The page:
Cruise on the Danube and sail through history. Bike through medieval towns. Cross the former Iron Curtain. Then have a world-class meal on board. History, art, culture and architecture mixed with superb rides. Make the most of every day and relive your adventures at night in the luxury of your river cruise ship.
Vienna is dominated by imperial castles and places: Schonbrunn, the magnificent summer residence, the Imperial Coach Collection, the Palm House, the Butterfly House, Belvedere Palace, magnificent state rooms in Hofburg, and the imperial crown in the Treasury. Stop by Ringstraße - the showplace of the monarchy built where Emperor Franz Joseph ordered the demolition of city walls. Important buildings include the State Opera, the Museums of Fine Arts and Natural History, Parliament, City Hall and Vienna University. The world capital of music. A long line of great composers Johann Strauss, Haydn and Mozart, Beethoven and Schubert, Mahler and Schonberg all worked here. A city with splendid concert halls, such as the Golden Hall, from which the Philharmonic's New Year's Day concert is broadcast annually. International stars love to appear here in the State Opera, Volksoper, Konzerthaus, and at festivals like the Vienna Festival, the Klangbogen concerts during the Musical Summer, the Jazz Festval and the Haydn, Mozart and Schubert festivals.
Caught between eastern and western Europe, Budapest has a character uniquely its own. It's also the last cheap, civilised city in Europe. Budapest can seem like one big sight, with each phase in its history, from the Ottoman period until the Communist days and from renaissance to revolution, leaving its mark on the city. For the tourist, a trip to Hungary's capital is dominated by the majestic sights of Buda. In the summer, there are open-air festivals at Szeged, Diosgyor Castle in Miskolc, Gyor and Pecs. Visit the former Royal Palace complex, the Matyas templom and the Belvaros. Margaret Island is a giant recreational park and feels pleasantly separated from the city bustle. Hungarian National Gallery houses Hungarian art since the birth of the nation. Although Esztergom is Hungary's most sacred city, home of the Archbishop and the nation's biggest church, it has a real-life edge. The first-time visitor to Szeged is invariably struck by its space and grandeur. One's immediate impressions of Hungary's third largest provincial city are of greenery and plazas, of broad.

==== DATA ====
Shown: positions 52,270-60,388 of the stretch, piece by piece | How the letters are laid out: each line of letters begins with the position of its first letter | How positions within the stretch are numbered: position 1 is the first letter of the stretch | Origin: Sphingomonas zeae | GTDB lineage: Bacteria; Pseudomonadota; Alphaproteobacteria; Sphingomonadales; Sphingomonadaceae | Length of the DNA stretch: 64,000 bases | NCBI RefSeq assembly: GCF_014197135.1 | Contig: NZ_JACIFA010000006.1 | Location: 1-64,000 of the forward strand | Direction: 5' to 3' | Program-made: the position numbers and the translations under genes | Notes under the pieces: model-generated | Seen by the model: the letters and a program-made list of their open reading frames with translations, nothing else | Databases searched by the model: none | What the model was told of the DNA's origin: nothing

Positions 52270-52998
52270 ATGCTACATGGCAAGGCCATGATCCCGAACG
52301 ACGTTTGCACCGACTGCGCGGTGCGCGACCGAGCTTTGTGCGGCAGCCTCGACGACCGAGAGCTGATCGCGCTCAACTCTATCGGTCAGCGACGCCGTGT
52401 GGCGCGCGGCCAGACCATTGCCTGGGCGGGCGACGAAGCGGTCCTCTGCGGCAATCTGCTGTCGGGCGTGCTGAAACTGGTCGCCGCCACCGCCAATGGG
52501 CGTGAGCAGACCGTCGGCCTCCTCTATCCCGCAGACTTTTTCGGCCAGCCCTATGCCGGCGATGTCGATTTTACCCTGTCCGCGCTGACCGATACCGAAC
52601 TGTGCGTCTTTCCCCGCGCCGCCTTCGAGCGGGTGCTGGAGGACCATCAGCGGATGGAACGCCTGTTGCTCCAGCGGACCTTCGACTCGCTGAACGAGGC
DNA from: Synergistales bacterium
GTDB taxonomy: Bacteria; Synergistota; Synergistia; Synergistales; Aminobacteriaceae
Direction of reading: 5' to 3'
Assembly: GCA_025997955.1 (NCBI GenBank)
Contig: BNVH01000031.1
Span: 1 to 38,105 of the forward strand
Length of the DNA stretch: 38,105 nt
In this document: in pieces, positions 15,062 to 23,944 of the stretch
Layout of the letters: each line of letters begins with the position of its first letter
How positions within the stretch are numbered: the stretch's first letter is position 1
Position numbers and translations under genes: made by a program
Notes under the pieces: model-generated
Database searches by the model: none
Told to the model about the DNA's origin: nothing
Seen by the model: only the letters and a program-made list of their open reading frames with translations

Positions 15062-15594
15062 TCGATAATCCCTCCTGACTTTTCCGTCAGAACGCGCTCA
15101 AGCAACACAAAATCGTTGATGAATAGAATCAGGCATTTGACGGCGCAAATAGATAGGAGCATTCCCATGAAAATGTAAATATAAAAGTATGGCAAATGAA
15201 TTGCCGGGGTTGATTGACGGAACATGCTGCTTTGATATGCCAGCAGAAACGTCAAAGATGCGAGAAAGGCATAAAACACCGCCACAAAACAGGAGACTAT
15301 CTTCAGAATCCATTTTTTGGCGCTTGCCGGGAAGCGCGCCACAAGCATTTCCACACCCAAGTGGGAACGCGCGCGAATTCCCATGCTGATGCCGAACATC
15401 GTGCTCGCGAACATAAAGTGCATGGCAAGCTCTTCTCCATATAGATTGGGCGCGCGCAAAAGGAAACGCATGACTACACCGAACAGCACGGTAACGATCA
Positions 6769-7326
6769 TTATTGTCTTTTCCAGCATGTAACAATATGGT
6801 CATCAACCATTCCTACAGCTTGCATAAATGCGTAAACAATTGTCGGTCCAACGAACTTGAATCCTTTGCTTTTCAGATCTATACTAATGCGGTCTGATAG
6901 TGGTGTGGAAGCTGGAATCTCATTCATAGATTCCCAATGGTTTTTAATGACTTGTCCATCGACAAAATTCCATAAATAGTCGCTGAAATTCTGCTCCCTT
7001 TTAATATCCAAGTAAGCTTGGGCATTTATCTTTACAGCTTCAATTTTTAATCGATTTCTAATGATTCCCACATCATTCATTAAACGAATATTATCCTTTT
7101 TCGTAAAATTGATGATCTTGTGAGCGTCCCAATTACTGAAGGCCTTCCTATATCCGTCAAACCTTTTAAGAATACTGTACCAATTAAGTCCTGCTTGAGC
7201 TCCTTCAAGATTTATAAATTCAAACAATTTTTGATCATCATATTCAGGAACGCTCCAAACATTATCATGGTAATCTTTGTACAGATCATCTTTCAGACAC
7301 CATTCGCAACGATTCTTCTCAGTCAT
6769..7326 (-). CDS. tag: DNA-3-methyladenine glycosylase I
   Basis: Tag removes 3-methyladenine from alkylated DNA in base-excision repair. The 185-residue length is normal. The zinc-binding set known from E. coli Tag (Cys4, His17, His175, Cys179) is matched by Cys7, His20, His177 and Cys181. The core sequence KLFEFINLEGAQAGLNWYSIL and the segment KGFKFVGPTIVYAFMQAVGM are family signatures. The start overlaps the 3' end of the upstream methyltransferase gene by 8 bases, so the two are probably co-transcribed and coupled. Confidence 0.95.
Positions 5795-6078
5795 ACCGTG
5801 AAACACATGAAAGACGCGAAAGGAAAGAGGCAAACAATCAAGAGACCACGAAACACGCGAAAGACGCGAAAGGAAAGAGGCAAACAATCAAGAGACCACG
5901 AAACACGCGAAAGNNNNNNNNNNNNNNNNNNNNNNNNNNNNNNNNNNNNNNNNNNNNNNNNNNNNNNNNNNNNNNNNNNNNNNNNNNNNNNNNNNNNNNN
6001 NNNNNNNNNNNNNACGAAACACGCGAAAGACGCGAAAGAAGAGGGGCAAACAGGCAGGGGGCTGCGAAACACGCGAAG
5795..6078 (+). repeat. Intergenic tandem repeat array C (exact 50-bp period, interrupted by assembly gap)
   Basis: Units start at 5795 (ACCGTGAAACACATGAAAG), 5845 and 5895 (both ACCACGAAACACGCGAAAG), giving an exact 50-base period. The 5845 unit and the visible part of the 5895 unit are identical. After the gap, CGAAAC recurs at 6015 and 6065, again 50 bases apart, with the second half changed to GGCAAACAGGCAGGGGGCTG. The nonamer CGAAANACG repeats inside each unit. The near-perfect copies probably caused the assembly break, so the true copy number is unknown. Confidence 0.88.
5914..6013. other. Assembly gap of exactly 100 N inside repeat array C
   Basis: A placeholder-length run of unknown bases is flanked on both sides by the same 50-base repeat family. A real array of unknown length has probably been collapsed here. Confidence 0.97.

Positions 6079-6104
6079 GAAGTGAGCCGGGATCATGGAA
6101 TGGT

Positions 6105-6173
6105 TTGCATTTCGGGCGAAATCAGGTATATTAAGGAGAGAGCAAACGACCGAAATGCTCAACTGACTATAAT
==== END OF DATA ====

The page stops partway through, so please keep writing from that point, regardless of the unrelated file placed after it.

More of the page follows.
Amid Prague's cobblestone streets and gold-tip spires, galleries, cafes, and clubs teem with young Czechs and "expatriates." New shops and restaurants have opened, expanding the city's culinary reach beyond the traditional roast pork and dumplings. The arts and theater also thrive in Prague. Young playwrights regularly stage their works, weekly poetry readings are standing room only, and classical music maintains famous standards, while the clubs are jammed. The arts - nonverbal theater, "installation" art, world music - are as trendy in Prague as in any European capital but possess distinctive Czech flavor. All of this is set against a stunning backdrop of towering churches and centuries-old bridges and alleyways. Prague achieved much of its glory in the 14th century, during the long reign of Charles IV, king of Bohemia and Moravia and Holy Roman Emperor. Charles established a university in the city and laid out the New Town, charting Prague's growth. Prague Castle is the most popular sight and is the largest ancient castle in the world with three courtyards.
Gateway to the Wachau valley, Melk is world renowned for its magnificent Abbey. One of the most splendid examples of Baroque architecture in Europe, the Abbey dominates the town from high above the Danube river. Admire the splendour of the famous Melk Cross, the Abbey library and the Collegiate Church.